After this Texan moved to L.A., he teamed with Glenn Frey in the band Longbranch/Pennywhistle (they kept co-writing songs after Frey founded the Eagles, notably "New Kid in Town"), lived upstairs from Jackson Browne, and dated Linda Ronstadt.Browne told him to audition for David Geffen, who'd just started the Asylum label, and that led directly to 1972's John David Souther. Its original ten-song program, which kicks off with "The Fast One," one of three Souther songs Ronstadt recorded on her 1973 eponymous album. The other tracks are less well known, but fans of '70s L.A. singer-songwriter country rock will find them all worth hearing.
The songwriting sometimes features more complex chord progressions than usual for country rock (notably on "Some People Call It Music"), and even on a blues progression, Souther's melodies gain impact from the way he juxtaposes them against the chords with his phrasing to achieve a richer sound. Souther does all the vocals, and while he usually keeps it simple, check out the dense harmonies he overdubs on the aforementioned "White Wing." It says something about how rich in talent the scene was back then that an album this accomplished didn't take the nation by storm.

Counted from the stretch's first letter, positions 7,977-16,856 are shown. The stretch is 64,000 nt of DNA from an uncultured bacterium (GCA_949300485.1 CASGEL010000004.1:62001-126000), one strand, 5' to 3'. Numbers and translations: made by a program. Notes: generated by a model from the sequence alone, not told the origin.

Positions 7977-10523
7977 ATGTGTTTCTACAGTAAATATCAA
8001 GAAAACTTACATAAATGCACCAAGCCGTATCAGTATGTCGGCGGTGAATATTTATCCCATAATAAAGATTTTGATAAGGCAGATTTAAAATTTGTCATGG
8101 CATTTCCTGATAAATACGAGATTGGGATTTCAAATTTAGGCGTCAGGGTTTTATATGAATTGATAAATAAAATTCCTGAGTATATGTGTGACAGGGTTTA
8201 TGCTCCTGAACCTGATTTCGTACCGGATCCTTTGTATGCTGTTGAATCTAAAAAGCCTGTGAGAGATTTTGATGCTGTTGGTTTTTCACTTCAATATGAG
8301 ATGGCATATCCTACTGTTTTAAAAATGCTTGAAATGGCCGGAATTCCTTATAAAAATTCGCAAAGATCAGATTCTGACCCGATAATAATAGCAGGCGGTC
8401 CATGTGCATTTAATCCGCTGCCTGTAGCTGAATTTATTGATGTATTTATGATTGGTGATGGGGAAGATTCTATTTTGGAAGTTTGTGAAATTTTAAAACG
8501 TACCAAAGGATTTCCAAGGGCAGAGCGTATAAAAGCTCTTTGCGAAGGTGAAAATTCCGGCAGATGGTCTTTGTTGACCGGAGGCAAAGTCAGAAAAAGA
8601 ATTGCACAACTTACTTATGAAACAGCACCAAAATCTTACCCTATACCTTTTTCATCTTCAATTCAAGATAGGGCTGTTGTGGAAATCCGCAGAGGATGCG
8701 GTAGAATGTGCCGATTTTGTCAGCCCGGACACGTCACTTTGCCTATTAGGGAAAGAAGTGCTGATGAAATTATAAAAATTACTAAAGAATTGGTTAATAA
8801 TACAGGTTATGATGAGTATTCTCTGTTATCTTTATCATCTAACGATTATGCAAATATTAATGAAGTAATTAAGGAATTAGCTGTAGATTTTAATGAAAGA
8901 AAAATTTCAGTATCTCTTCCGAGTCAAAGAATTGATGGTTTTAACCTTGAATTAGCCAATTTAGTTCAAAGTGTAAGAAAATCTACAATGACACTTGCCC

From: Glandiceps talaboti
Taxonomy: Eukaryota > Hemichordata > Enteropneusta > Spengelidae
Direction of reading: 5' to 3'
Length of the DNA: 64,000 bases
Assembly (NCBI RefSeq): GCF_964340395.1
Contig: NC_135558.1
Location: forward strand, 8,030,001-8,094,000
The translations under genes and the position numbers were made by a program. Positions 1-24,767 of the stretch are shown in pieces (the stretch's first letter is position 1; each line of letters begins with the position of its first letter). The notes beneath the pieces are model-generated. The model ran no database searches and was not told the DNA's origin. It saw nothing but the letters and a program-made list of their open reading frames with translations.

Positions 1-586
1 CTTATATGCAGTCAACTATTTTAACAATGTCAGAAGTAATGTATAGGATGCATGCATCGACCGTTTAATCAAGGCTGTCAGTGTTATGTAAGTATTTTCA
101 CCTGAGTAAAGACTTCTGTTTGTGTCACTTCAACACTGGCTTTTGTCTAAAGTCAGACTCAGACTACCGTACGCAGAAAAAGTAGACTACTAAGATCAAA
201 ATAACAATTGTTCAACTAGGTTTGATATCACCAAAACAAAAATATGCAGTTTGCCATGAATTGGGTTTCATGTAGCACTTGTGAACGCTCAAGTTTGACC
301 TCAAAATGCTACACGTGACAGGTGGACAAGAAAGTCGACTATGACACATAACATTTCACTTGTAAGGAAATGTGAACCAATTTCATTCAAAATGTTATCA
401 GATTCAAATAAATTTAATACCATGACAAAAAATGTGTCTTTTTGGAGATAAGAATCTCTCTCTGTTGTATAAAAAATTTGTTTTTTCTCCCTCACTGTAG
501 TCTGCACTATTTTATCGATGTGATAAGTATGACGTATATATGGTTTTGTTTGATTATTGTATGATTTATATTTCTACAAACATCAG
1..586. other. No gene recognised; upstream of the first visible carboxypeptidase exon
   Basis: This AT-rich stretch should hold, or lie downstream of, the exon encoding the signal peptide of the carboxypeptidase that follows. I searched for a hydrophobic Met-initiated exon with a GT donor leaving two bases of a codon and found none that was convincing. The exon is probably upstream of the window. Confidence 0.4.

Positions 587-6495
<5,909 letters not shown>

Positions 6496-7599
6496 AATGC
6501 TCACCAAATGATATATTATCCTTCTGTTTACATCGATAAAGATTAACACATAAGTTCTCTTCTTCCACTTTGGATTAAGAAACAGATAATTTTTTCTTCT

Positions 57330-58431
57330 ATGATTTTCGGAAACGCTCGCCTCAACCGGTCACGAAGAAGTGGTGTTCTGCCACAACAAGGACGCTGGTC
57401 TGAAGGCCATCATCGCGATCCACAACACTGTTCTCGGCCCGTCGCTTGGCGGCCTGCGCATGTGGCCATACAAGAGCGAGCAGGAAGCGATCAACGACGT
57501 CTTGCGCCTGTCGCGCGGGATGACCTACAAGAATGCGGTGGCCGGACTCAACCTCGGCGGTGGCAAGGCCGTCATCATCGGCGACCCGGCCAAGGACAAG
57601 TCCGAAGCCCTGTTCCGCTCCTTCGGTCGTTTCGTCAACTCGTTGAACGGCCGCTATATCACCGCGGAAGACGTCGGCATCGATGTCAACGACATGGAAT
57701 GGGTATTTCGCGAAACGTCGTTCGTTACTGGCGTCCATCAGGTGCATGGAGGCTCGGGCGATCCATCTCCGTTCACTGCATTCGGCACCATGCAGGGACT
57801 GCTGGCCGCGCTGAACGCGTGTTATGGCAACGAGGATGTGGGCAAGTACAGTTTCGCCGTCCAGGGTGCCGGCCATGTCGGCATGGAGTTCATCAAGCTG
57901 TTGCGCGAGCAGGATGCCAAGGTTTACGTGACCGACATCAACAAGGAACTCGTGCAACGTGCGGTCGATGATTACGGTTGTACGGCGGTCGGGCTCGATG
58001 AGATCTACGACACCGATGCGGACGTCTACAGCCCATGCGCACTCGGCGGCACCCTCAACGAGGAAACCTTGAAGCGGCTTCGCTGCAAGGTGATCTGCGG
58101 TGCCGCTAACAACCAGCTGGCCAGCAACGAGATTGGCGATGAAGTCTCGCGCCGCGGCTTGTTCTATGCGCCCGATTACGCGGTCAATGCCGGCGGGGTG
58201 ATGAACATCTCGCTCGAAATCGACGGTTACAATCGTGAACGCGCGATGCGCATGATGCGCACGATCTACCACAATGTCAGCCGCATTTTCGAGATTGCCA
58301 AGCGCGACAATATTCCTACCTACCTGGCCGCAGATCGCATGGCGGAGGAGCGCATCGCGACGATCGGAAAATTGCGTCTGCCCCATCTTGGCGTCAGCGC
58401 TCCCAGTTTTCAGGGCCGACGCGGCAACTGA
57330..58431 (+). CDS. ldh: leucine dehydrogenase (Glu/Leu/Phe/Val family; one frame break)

Aficionados will already be familiar with this debut, but will want to pick it up for the seven bonus tracks, which include an alternate take of "Kite Woman," demos of four songs on the original LP, and demos of two songs that didn't make the cut ("I think we went in with 13 or 14 songs," he says in Scott Shinder's excellent booklet notes, which makes me wonder what the other one or two were, because that's how I am). The sound even on the album, co-produced by Souther and Fred Catero, though well fleshed-out country rock, is pretty basic, putting the focus squarely on Souther's songwriting and communicatively inflected singing, though there are colorful cameos by fiddler Gib Guilbeau (Flying Burrito Brothers), harmonica player Joel Tepp is featured on "White Wing," and guitarist Wayne Perkins contributes piquant bottleneck slide on one track.